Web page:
3 Tricks to Winning the Material Participation Test

Tax Time

You must pass both tests to take advantage of the “real estate professional” tax deduction.

In this article, we’re going to talk about some details of one of the real estate professional deduction requirements. The issue is something called the material participation test.

According to the material participation rules, you must spend 500 hours or more in activity with your property. You and your spouse can combine your hours.
The IRS is going to challenge what they consider “investor” activities with the property. Specifically, if all you do is read financial statements and look things up on the Internet, they will disallow those hours. They want to see you active.

Material Participation Trick #1

Make sure you track your hours for the property separate from your real estate professional hours. These are two separate tests. Your hours spent working on your property will count toward your real estate professional hours.  But your spouse’s time won’t count for real estate professional status if you’re qualifying for the pro status. On the other hand, your pro hours may not qualify as property hours.
The “real estate professional test” and the “material participation test” are two separate tests and you must pass both to take advantage of the real estate professional deduction.

Material Participation Trick #2

You can make an election to aggregate your properties, so that you only have to meet the material participation test once.
This election is now made at the entity level or, if you report the property on your Schedule E directly, on your personal return. It also needs to be made each year. That’s a recent change. We used to make the election once on your return and it stayed forever.
Make no mistake!  The IRS Auditor Handbooks state specifically to look for these elections. If they haven’t been done, the auditor is probably going to nail you on it.  (It is possible to amend to add the election, according to a recent ruling.)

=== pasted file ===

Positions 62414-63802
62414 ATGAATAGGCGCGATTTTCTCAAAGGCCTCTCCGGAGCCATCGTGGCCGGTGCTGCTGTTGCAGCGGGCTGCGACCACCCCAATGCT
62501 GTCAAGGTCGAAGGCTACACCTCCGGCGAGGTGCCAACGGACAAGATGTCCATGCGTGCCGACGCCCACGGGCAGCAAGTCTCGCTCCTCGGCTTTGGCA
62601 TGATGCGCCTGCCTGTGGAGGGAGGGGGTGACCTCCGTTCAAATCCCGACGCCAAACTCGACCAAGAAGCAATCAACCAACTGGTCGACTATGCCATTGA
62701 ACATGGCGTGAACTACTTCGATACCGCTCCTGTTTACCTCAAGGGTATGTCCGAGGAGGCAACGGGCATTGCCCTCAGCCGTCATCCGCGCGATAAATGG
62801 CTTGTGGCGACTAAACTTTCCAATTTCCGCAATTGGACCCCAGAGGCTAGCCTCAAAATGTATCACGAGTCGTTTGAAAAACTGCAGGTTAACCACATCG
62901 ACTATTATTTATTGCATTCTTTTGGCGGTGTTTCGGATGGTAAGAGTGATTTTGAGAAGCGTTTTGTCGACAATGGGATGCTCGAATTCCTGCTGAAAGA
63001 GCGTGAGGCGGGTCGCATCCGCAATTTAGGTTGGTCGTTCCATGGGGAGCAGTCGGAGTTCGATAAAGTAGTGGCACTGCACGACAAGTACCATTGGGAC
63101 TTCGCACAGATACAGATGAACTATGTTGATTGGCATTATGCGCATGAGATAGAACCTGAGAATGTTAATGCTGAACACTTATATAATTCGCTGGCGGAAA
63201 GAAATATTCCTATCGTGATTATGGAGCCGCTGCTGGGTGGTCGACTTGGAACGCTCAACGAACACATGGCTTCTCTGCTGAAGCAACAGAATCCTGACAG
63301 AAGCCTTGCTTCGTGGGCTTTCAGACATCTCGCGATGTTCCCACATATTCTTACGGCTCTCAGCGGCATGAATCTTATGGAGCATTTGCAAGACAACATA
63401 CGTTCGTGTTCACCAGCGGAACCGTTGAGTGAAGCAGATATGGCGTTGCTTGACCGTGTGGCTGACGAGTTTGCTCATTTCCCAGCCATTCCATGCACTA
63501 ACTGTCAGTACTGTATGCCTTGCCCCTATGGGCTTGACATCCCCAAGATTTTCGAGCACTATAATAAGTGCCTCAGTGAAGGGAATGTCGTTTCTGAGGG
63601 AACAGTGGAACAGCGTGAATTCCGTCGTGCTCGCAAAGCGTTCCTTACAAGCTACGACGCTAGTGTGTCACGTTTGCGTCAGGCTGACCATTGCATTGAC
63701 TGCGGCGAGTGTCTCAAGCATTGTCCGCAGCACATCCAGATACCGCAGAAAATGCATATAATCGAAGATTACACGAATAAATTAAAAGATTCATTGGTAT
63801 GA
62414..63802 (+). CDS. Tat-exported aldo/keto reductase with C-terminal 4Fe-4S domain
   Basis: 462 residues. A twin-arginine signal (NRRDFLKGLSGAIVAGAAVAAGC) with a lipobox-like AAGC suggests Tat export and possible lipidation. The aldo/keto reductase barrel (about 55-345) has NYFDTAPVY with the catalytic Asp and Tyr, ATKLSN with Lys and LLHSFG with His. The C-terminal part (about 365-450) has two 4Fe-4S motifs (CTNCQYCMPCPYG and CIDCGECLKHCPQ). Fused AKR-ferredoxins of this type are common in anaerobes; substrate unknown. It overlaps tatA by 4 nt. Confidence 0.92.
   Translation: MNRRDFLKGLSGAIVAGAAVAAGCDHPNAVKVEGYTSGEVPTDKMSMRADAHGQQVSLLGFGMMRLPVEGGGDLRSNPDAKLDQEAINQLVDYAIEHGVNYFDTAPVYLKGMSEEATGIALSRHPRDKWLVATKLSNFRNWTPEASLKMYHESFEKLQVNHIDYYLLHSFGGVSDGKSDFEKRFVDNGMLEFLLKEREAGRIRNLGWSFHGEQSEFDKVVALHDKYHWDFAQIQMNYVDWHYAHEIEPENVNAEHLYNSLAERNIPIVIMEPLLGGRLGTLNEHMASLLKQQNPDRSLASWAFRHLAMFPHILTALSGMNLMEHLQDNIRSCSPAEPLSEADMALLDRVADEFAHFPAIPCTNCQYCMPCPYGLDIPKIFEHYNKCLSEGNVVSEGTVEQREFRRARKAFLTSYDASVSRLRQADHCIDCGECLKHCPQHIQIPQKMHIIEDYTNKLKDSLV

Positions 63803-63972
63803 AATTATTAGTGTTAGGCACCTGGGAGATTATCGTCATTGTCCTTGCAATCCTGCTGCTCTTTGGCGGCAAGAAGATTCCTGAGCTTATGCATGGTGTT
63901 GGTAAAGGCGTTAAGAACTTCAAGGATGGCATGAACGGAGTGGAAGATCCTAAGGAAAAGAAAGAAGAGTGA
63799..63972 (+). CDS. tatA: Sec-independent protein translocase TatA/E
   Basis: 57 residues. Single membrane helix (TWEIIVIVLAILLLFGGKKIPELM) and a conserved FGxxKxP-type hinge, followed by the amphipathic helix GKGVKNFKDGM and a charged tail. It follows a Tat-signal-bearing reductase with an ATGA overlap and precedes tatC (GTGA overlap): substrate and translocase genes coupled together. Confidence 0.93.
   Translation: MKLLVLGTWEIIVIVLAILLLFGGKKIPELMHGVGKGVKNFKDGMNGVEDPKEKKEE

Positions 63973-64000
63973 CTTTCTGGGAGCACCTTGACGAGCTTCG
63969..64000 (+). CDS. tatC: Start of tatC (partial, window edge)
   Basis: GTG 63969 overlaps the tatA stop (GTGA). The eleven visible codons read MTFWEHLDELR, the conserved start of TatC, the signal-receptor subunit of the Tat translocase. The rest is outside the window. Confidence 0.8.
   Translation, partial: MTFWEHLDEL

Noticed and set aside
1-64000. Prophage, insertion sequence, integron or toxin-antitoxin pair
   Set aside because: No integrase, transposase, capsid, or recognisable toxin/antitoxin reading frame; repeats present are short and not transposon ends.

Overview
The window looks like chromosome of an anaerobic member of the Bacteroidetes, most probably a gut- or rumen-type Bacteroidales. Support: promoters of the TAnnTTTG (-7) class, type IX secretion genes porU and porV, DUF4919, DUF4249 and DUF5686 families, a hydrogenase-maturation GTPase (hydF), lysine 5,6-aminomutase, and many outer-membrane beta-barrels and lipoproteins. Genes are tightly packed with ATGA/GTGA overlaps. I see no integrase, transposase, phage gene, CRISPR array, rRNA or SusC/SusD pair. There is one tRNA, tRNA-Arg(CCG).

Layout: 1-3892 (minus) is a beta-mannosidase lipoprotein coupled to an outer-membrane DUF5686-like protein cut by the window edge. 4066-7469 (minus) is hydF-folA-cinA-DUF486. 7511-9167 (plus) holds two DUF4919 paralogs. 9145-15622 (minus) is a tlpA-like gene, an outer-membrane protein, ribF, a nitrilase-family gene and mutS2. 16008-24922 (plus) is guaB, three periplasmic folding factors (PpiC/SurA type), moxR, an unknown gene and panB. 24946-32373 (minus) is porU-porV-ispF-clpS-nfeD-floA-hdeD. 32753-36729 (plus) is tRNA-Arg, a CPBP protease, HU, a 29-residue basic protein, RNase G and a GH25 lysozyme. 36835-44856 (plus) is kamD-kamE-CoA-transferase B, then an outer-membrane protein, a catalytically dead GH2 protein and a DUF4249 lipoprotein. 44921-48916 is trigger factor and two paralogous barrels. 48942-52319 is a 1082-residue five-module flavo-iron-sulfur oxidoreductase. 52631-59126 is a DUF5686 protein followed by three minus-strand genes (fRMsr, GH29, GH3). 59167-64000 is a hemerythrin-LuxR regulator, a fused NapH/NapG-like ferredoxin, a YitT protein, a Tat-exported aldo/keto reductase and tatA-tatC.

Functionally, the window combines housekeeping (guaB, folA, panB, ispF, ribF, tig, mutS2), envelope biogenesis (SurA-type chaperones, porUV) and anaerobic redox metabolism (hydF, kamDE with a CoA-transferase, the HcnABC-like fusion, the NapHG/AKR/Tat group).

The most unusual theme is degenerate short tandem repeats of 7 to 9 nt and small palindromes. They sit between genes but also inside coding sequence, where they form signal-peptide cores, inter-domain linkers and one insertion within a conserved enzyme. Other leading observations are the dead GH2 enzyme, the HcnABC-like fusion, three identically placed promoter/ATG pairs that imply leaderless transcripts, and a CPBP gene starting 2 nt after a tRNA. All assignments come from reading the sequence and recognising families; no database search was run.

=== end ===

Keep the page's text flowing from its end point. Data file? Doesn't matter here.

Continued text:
Material Participation Trick #3

You may later want to de-aggregate your election. If you sell a property at a loss that is in an aggregated group, you can’t take that loss against other income. Instead, the loss stays within the group until they are all sold.

Let’s Regroup on This a Bit…

If you have income over $100,000, the only way you can take a full real estate loss is if you are a real estate professional.
To qualify as a real estate professional, you must meet the hour requirements both as a real estate professional and for material participation with the property.
Material participation requirements are 500 hours per property per year. You can get around that by aggregating your properties. BUT you are getting a short term loss write-off at the expense of a long term loss offset, UNLESSyou de-aggregate the group prior to selling.
At this moment, there isn’t any clear guidance from the IRS as to what it takes to de-aggregate a group, other than that you have to declare the circumstances that have changed, so that this property is no longer the same as the others. It could mean you don’t rent it anymore. Or that you no longer maintain it.
Bottomline, though, you do need to make an election on your tax return to de-aggregate that property when you sell it or you will not be able to take any loss when you sell.
Of course, if the property sells at a gain, then the entire point is moot. You can keep the group intact.
At this point, your head may be spinning a little with all of the tax issues to consider. That’s why we don’t recommend that anyone try the tax planning and tax return preparation by themselves.
You need a good tax professional on your side.  It’s not enough to have a CPA or Tax Attorney, make sure that he or she also understands real estate investing, tax, and financing.